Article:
Insight Driven Organization

This tool can be shared and used in the office setting (as a wall chart) or virtually (using interactive social media). To use it, managers capture data points (sticky notes will do) and then convert them from data to knowledge, and then—importantly—from knowledge to insights, before finally taking action. The discipline is in the doing and in the questioning. An insight makes the cut only if it is (1) fact-based, (2) uncommon sense, (3) and penetrating. Teams can hold each other (and their insights) to those standards.

In making the leap from knowledge to insights, step number 1 is compelling managers to use the toolkit above. When they do, the most difficult “leap” will be from knowledge to insights. Making this jump requires tools and time.

Tools

Ideation

There are a number of different tools one can use to convert knowledge to insights. All involve “ALOE”—Asking, Listening, Observing, and Empathizing. Examples of ALOE tools include “Empathy Mapping,” “Five Whys,” and “Customer Journey Mapping.” (Detailed instructions and downloadable templates for each are just a web search away). What makes these techniques unique is that they push the users to dig beyond obvious explanations (Knowledge) to gain deeper, more surprising understanding of what’s going on. Not surprisingly, a key success factor for insight driven decision making is the idea that you don’t find consumer insights “in the office.” You need to get outside. A leader won’t need to stress this point—it will become abundantly self-evident as teams attempt to use these tools.

3. Leadership to Ensure #1 and #2 Become Part of the Rhythm of Your Business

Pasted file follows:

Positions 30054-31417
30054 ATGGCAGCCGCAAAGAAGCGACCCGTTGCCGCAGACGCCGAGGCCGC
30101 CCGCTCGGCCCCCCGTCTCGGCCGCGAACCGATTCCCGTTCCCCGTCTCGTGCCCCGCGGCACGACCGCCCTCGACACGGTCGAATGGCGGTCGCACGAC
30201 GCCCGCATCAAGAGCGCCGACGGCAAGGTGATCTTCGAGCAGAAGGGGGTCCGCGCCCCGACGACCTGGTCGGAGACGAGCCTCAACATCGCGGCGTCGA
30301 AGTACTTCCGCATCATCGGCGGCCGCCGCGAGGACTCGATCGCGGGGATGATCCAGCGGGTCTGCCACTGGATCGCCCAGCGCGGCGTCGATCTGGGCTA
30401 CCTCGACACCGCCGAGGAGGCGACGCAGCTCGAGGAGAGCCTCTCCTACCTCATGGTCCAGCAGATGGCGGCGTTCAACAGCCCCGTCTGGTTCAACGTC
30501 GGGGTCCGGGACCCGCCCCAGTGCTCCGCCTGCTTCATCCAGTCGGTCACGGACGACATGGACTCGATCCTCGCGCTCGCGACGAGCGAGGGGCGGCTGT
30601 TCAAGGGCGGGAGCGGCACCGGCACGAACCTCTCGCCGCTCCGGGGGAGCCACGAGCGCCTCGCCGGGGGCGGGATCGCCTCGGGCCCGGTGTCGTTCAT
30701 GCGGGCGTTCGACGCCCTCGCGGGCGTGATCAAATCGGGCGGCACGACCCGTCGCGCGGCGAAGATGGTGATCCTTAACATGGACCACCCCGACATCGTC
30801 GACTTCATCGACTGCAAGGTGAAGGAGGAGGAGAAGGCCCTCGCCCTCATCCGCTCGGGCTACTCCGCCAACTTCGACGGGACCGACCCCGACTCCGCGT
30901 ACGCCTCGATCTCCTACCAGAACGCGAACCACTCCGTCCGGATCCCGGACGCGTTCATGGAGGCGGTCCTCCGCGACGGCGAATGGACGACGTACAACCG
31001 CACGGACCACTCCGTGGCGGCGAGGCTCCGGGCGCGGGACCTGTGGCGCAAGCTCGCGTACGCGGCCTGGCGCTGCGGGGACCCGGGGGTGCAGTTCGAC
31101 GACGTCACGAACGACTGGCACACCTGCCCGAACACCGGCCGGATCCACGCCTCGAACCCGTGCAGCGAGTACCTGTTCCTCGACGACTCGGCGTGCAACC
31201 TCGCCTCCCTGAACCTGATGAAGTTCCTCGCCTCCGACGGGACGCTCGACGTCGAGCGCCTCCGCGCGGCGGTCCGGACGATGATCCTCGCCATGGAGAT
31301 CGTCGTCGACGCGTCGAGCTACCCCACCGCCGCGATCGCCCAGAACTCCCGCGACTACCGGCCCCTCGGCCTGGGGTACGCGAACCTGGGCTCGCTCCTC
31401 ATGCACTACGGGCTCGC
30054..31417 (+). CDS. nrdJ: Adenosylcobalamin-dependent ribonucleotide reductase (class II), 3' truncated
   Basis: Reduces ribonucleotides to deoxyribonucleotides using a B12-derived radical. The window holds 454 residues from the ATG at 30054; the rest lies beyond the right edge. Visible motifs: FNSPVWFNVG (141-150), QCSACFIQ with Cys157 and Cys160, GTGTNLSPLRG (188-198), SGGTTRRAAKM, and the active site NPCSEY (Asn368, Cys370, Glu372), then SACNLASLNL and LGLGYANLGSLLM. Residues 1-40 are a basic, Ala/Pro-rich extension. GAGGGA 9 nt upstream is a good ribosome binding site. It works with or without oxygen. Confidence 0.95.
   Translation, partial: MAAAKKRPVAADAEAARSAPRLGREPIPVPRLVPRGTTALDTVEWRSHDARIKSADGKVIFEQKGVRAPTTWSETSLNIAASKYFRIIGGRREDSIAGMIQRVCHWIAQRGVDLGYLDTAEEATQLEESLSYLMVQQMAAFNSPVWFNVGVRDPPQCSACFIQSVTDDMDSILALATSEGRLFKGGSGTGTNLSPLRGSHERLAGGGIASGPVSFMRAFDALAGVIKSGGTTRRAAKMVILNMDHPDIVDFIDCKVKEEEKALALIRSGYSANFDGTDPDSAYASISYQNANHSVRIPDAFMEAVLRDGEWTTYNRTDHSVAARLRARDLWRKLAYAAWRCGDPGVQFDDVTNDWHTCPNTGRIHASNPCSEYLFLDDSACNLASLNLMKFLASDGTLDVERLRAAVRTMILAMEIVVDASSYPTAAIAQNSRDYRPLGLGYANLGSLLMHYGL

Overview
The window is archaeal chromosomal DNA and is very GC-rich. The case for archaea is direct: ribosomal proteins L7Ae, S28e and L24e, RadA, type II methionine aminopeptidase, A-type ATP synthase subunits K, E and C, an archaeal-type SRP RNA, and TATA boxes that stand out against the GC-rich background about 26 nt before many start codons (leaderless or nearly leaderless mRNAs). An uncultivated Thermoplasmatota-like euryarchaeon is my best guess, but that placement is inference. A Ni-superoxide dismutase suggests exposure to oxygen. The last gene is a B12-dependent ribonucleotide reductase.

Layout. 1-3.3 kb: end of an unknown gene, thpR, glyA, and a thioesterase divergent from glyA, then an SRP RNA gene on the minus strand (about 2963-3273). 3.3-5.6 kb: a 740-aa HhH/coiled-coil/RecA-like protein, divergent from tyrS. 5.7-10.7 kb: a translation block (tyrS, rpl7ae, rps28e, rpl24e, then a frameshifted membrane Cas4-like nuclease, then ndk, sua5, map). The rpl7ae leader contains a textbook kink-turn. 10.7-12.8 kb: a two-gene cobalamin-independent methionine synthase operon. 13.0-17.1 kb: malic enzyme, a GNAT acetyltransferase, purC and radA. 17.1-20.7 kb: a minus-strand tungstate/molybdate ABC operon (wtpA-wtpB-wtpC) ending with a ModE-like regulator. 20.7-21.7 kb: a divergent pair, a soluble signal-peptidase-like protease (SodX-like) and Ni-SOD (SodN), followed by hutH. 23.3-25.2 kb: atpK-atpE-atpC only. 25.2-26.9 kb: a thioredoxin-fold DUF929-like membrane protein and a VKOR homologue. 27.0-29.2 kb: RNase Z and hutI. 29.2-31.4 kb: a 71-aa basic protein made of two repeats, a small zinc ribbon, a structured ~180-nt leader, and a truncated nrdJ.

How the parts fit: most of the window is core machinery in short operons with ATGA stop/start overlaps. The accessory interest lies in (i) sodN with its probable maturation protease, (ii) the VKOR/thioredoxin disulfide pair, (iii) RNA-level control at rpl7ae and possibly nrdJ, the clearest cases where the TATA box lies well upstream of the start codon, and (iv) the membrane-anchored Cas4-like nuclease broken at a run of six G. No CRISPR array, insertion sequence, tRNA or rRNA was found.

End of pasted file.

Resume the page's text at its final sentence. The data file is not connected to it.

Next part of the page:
Henri Ducard noted, “The training is nothing, the will is everything—the will to act.” This is particularly true for making this shift. To create an insight driven organization leaders model the right behaviors, and create the environment in which their people can practice the new techniques until they become habits—and the culture will follow. This means visualizing the patterns of insight generation using dashboards like the one illustrated above, ensuring the insights generated meet the acceptance criteria we described, and building the confidence and capability to use ALOE techniques to that end.

While it might be tempting to include that causing this change requires a complex change effort, we have found that it is usually adequate to simply to:

  1. Introduce the tools with training (Experiential learning is pivotal here).
  2. Encourage their daily use through exploration and inquiry.
  3. Capture learning, improve, rinse and repeat.

Now What

Companies large and small are winning through insight driven decision making. Whole Foods, Apple and Nike have rethought and are rethinking how they are organized to deliver better consumer experiences based on unique insights. Smaller companies like Morphie and Rapha Racing get it too—and likely won’t be small for long. They are winning by creating insight powered organizations. And you can too.

About the Author: Peter Mulford is an Executive Vice President at BTS and the Chief Innovation Officer.